Last Exile: Fam, the Silver Wing by Koichi Chigira
Whenever someone asks me for animé recommendations, one title that always comes to mind is Last Exile (2003). While not perfect — the ending is a bit rushed, for instance — it still has a lot going for it: excellent animation and design, interesting characters, and above all else, a fully realized and well-drawn (npi) world and mythology. As I wrote in my Last Exile review:
Although the seeds of Last Exile’s story have been sown in these 4 episodes, much of the time and effort so far has gone into realizing the world of Prester. The episodes take their time developing, offering many strange and wonderful sights to behold — those cliffbound cities, a maze of underground ruins, an array of vanships flying through the morning sky. But there are more subtle touches as well — economic details, daily customs and habits, architecture, the cockpit of Claus and Lavie’s vanship.
Everything in Prester seems familiar and even nostalgic, but with an alien twist that makes it feel strangely unique at the same time.
Needless to say, I was very excited when Gonzo announced they were making a Last Exile sequel. I was also nervous that the sequel would fall short of the original. After sitting through the sequel, though, I can safely say that “fall short” doesn’t even begin to describe Last Exile: Fam, the Silver Wing. It’s a letdown in almost every possible way imaginable — and it’s all the more disappointing because the storyline and setting does have potential.
At the end of the original Last Exile, it was revealed that the series’ world of Prester was an artificial world created in space as a refuge after Earth experienced an environmental cataclysm. The series closes with the characters returning to their ancestral planet. But what about those who never left Earth in the first place, but instead, built a post-cataclysm civilization? How would they react to countless humans descending from the sky in giant spaceships and returning to reclaim lands they hadn’t occupied for centuries? This is supposedly Last Exile: Fam, the Silver Wing’s premise, and it’s certainly one with promise. Unfortunately, that promise is never realized.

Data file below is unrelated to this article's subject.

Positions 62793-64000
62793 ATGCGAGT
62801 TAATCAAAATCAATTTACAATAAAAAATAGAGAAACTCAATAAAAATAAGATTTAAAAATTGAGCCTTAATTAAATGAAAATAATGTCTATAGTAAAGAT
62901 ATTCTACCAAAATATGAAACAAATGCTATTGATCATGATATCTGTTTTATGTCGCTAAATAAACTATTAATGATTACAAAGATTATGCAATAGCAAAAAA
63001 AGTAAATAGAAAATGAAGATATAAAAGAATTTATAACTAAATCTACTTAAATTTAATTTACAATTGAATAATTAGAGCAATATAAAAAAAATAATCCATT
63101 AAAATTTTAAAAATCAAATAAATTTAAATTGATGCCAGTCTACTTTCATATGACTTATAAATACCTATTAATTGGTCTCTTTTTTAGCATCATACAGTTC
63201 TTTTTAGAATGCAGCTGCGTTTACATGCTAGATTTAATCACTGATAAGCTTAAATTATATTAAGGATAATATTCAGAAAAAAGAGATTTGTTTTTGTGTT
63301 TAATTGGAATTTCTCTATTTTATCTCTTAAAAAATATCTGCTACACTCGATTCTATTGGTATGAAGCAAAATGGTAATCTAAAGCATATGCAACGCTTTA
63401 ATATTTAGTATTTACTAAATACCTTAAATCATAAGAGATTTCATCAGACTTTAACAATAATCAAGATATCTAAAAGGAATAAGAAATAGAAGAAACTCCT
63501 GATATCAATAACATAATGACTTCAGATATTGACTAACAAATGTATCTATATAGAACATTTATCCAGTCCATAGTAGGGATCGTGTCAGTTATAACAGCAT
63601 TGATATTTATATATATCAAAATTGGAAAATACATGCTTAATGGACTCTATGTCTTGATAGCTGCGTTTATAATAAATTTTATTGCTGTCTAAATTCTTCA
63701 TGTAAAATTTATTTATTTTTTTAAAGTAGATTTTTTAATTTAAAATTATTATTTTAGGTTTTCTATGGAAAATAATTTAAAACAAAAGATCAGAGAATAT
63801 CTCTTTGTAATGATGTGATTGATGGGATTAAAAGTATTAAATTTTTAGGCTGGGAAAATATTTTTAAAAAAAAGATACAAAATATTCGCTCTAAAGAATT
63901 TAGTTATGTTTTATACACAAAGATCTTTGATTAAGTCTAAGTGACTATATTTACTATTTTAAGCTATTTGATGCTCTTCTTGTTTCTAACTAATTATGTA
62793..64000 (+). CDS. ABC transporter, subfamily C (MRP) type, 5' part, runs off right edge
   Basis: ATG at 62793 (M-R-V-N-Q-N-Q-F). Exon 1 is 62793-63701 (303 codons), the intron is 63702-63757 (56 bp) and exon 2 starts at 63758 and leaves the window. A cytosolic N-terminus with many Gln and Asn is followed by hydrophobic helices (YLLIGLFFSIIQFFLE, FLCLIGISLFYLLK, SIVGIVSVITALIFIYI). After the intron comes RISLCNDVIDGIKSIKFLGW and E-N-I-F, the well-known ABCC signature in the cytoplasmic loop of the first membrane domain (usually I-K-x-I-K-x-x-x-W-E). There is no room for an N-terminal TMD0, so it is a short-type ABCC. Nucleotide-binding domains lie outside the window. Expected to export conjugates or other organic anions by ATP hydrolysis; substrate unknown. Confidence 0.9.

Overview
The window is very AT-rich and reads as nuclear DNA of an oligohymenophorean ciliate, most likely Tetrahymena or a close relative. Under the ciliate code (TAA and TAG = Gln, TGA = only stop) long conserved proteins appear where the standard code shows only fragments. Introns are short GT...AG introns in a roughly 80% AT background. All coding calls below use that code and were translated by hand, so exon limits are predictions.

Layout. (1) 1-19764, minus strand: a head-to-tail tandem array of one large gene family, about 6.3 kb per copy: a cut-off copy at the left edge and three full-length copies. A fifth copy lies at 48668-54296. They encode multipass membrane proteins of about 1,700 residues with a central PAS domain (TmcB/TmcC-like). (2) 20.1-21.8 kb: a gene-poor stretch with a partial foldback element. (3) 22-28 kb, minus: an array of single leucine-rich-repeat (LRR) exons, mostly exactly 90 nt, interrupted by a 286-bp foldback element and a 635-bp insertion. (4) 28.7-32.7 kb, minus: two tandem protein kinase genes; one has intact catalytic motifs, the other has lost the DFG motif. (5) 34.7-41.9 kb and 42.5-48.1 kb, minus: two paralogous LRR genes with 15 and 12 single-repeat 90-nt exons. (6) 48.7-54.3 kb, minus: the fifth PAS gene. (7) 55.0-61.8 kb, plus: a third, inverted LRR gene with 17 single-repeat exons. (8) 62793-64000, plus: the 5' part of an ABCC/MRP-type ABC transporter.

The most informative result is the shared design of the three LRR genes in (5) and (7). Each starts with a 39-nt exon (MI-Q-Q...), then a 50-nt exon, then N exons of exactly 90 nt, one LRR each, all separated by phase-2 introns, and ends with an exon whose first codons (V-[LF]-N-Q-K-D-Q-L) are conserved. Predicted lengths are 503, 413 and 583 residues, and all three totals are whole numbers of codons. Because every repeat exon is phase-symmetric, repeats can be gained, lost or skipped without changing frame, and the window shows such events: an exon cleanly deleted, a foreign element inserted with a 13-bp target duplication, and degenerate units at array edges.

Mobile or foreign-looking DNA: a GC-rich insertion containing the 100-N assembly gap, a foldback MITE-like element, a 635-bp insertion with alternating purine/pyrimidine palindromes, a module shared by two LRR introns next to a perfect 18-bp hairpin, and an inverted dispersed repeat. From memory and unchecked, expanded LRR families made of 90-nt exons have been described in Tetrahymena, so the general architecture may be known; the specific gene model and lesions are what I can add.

Last Exile: Fam, the Silver Wing takes place four years after the original series: humanity is re-settling Earth and conflicts are breaking out over the limited resources. The world’s most powerful nation is the Ades Federation, which consists of those who never left Earth in the first place. Their navy of massive flying battleships has subjugated numerous countries and they have now set their sights on the Kingdom of Turan, which consists of those who did leave Earth. After a sneak attack, the Federation quickly decimates Turan with the aid of an Exile, one of the massive ships that humanity used to originally escape the planet, and which can be turned into an unstoppable weapon.
During this time, we are introduced to the series’ greatest weakness: its protagonist, an impetuous, strong-headed, and hyper-emotional 15-year-old Sky Pirate named Fam. Along with her co-pilot, the perpetually dull and sleepy Giselle, Fam flies through the skies in her small Vespa vanship, hunting for and capturing ships for money.